TikTok says it could grow to about 1,000 people. Amazon’s staff is estimated to be 2,400 employees during 2021; HBO is expected to have 750 employees, and Apple will employ about 1,595 people once construction of its new building is completed, according to Culver City estimates.
“The real concern for Culver City, in this case, is that in many ways they’ve authorized these mixed-use developments ... without really understanding the bigger impact it would have on the city and the limits to the capacity of the train station, so now they’re in this trap,” said Kevin Klowden, executive director for the Center for Regional Economics and California Center.
Similar pressures have flared up in Seattle and the Silicon Valley, where rapid growth by technology companies has prompted cities to consider raising taxes to help pay for the growing demand on services.
While tech companies have been blamed for the surge in high-paying jobs that have driven up rents, cities have also been criticized for not prioritizing enough housing. In the San Francisco Bay Area, the prices of homes and apartments have soared to levels that many can’t afford, forcing some to live in their cars or park large RVs on city streets.
“We’ve gleaned lessons from big tech companies in other cities and we want to make sure that we’re learning those lessons and we’re moving forward in a positive and a productive way,” Sahli-Wells said.
In 2018, residents of Google’s hometown, Mountain View, passed a measure to dramatically increase the city’s typical $30 business license fee. The new fee, which is being phased in, would charge more for larger businesses based on employee headcount. For Google, the city’s largest employer with more than 25,400 workers, that will mean paying $3.6 million starting in 2022, money that the city says will go toward its transportation efforts.
“Mountain View has been blessed and cursed with the rapid growth of employment,” said Lenny Siegel, Mountain View’s former mayor who led the effort to increase the fee. “We really can’t handle much more employees given our housing and transportation situation. We already have too much.”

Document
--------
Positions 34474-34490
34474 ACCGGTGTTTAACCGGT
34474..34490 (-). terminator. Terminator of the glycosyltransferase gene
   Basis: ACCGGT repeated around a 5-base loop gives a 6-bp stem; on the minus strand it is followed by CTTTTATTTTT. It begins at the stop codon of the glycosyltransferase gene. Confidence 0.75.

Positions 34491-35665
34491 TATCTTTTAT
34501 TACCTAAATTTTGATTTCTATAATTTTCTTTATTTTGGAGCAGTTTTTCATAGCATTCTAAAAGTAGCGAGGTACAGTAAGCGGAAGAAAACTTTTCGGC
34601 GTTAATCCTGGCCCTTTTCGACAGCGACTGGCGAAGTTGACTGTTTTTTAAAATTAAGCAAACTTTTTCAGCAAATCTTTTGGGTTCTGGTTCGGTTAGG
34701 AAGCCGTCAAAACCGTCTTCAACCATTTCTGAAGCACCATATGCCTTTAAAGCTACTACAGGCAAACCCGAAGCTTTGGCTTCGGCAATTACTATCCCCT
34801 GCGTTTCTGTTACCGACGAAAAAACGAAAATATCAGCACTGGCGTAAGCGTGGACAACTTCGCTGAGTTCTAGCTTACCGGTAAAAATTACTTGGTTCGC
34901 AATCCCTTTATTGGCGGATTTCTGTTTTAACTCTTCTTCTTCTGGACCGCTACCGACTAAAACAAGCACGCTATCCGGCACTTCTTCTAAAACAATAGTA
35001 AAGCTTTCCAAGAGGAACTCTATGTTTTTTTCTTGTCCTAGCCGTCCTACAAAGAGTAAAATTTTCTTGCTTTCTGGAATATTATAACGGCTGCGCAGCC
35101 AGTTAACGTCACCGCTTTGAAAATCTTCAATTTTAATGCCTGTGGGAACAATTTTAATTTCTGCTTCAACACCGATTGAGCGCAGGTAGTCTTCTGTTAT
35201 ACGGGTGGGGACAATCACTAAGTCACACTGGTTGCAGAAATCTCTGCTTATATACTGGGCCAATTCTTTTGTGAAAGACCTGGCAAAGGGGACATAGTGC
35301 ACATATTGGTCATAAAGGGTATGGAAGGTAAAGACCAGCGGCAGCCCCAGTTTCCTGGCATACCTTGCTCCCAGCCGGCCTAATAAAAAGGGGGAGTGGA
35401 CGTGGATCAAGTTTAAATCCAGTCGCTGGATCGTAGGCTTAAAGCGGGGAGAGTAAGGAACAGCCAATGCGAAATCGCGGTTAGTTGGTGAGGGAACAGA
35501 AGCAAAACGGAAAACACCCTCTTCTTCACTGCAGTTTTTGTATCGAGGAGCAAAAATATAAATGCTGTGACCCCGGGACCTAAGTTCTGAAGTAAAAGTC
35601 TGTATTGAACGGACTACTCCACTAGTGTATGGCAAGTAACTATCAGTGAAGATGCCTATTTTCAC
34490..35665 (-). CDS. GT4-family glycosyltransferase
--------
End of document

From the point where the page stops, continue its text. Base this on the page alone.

In recent years, large tech companies have pushed back on cities taxing them more based on the number of employees. In 2018, Amazon voiced its disapproval on a headcount tax in Seattle, suspending its plans to build an office tower until after the City Council’s vote. The council ended up approving the tax, only to repeal it shortly later.
In Apple’s hometown of Cupertino, city leaders in 2016 and 2018 explored a headcount tax only to have those efforts squashed by fierce opposition from business groups backed by Apple. Both Apple and Google have supported plans to address the Bay Area’s housing crisis.
“It’s not our taxes or regulation that is a threat to the companies, but their own growth,” said Siegel, who grew up in Culver City. “The companies are responsible for helping the community handle their growth.”
Culver City has a storied history in moviemaking. Its founder, Harry Culver, encouraged filmmaker Thomas Ince to move his studio from the beach to Culver City, which was incorporated in 1917. The city became known as “the heart of screenland,” where movies such as “E.T. the Extra-Terrestrial” and “The Wizard of Oz” were filmed.
Today, it is home to Sony Pictures Entertainment, the city’s largest employer with about 3,500 workers. But the city became more of a hub for streaming services when Amazon Studios moved into the historic Culver Studios in 2017, with plans to lease 530,000 square feet of the campus. Amazon also rents an additional 75,000 square feet at the Culver Steps across the street.